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0 Q&A 2060 Views Dec 20, 2023

In situ cryo-electron tomography (cryo-ET) is the most current, state-of-the-art technique to study cell machinery in its hydrated near-native state. The method provides ultrastructural details at sub-nanometer resolution for many components within the cellular context. Making use of recent advances in sample preparation techniques and combining this method with correlative light and electron microscopy (CLEM) approaches have enabled targeted molecular visualization. Nevertheless, the implementation has also added to the complexity of the workflow and introduced new obstacles in the way of streamlining and achieving high throughput, sample yield, and sample quality. Here, we report a detailed protocol by combining multiple newly available technologies to establish an integrated, high-throughput, optimized, and streamlined cryo-CLEM workflow for improved sample yield.

Key features

• PRIMO micropatterning allows precise cell positioning and maximum number of cell targets amenable to thinning with cryo focused-ion-beam–scanning electron microscopy.

• CERES ice shield ensures that the lamellae remain free of ice contamination during the batch milling process.

• METEOR in-chamber fluorescence microscope facilitates the targeted cryo focused-ion-beam (cryo FIB) milling of these targets.

• Combining the three technologies into one cryo-CLEM workflow maximizes sample yield, throughput, and efficiency.

Graphical overview

0 Q&A 431 Views Jul 20, 2023

Microtubule structure is commonly investigated using single-particle analysis (SPA) or subtomogram averaging (STA), whose main objectives are to gather high-resolution information on the αβ-tubulin heterodimer and on its interactions with neighboring molecules within the microtubule lattice. The maps derived from SPA approaches usually delineate a continuous organization of the αβ-tubulin heterodimer that alternate regularly head-to-tail along protofilaments, and that share homotypic lateral interactions between monomers (α-α, β-β), except at one unique region called the seam, made of heterotypic ones (α-β, β-α). However, this textbook description of the microtubule lattice has been challenged over the years by several studies that revealed the presence of multi-seams in microtubules assembled in vitro from purified tubulin. To analyze in deeper detail their intrinsic structural heterogeneity, we have developed a segmented subtomogram averaging (SSTA) strategy on microtubules decorated with kinesin motor-domains that bind every αβ-tubulin heterodimer. Individual protofilaments and microtubule centers are modeled, and sub-volumes are extracted at every kinesin motor domain position to obtain full subtomogram averages of the microtubules. The model is divided into shorter segments, and subtomogram averages of each segment are calculated using the main parameters of the full-length microtubule settings as a template. This approach reveals changes in the number and location of seams within individual microtubules assembled in vitro from purified tubulin and in Xenopus egg cytoplasmic extracts.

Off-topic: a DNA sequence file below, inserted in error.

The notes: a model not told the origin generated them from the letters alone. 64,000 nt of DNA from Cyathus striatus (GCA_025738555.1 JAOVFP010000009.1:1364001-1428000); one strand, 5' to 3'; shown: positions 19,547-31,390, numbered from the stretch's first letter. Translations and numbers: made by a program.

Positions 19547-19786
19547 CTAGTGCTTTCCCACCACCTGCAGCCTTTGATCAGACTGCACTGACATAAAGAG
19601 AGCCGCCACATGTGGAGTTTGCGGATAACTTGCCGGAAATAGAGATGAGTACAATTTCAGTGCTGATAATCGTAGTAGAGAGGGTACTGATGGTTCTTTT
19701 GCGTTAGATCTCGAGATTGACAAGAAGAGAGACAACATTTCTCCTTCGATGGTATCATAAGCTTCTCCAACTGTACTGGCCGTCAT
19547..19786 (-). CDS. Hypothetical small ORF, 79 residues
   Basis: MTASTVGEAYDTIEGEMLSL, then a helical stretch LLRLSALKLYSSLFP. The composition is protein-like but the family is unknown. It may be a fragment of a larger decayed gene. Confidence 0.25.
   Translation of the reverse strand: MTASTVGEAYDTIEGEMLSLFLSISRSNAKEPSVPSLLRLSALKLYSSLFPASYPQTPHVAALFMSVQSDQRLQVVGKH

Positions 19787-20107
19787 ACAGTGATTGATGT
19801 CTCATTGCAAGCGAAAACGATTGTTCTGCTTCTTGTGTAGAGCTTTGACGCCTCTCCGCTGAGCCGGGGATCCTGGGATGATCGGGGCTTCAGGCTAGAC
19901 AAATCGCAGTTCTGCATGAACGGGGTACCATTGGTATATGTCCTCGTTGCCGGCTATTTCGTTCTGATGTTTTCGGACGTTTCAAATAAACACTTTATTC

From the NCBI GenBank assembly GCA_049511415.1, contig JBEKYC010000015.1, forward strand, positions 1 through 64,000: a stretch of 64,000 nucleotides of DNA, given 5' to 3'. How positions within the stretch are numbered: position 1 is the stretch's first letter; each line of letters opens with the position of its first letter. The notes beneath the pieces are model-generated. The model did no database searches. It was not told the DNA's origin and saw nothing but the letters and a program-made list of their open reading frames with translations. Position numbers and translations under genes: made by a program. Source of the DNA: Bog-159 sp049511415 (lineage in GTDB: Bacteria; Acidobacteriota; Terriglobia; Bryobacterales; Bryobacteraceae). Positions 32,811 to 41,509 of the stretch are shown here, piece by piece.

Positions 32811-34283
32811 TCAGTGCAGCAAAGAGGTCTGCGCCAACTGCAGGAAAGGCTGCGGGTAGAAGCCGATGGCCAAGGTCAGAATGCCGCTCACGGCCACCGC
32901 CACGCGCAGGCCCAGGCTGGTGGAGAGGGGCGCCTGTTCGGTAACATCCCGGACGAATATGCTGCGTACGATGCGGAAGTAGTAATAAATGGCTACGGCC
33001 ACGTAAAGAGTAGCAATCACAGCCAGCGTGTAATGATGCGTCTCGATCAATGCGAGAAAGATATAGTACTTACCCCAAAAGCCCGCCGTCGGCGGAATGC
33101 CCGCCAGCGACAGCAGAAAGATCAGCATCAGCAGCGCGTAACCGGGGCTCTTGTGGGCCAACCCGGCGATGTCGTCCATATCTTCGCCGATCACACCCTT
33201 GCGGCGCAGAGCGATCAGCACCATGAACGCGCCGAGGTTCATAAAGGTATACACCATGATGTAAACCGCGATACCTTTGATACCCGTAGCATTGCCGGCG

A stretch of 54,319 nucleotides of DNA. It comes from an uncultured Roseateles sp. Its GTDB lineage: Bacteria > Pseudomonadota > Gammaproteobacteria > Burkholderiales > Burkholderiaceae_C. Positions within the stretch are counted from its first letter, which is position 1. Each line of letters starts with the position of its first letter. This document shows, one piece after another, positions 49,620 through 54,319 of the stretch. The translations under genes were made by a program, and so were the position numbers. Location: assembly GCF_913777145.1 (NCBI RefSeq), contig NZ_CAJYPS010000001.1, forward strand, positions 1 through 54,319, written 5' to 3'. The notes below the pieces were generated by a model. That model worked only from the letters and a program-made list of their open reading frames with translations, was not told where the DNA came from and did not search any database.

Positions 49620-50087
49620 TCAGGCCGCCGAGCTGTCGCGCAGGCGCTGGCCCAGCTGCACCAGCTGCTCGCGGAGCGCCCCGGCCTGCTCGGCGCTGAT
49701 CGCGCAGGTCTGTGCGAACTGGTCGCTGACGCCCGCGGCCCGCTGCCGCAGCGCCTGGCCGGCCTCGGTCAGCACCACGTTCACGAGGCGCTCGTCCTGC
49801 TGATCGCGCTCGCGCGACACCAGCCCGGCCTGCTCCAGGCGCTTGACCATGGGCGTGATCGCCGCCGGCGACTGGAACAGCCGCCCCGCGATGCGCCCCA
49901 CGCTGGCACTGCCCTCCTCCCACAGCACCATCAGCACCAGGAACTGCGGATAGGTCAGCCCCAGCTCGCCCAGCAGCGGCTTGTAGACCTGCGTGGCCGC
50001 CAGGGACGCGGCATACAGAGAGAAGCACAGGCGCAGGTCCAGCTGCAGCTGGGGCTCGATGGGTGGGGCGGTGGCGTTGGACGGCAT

Key features

• This protocol builds upon the method developed by J.M. Heumann to perform subtomogram averages of microtubules and extends it to divide them into shorter segments.

• Microtubules are decorated with kinesin motor-domains to determine the underlying organization of its constituent αβ-tubulin heterodimers.

• The SSTA approach allows analysis of the structural heterogeneity of individual microtubules and reveals multi-seams and changes in their number and location within their shaft.

Graphical overview

0 Q&A 989 Views Nov 5, 2022

Cytochrome P450 reductase (CPR) is a multi-domain protein that acts as a redox partner of cytochrome P450s. The CPR contains a flavin adenine dinucleotide (FAD)–binding domain, a flavin mononucleotide (FMN)-binding domain, and a connecting domain. To achieve catalytic events, the FMN-binding domain needs to move relative to the FAD-binding domain, and this high flexibility complicates structural determination in high-resolution by X-ray crystallography. Here, we demonstrate a seeding technique of sorghum CPR crystals for resolution improvement, which can be applied to other poorly diffracting protein crystals. Protein expression is completed using an E. coli cell line with a high protein yield and purified using chromatography techniques. Crystals are screened using an automated 96-well plating robot. Poorly diffracting crystals are originally grown using a hanging drop method from successful trials observed in sitting drops. A macro seeding technique is applied by transferring crystal clusters to fresh conditions without nucleation to increase crystal size. Prior to diffraction, a dehydration technique is applied by serial transfer to higher precipitant concentrations. Thus, an increase in resolution by 7 Å is achieved by limiting the inopportune effects of the flexibility inherent to the domains of CPR, and secondary structures of SbCPR2c are observed.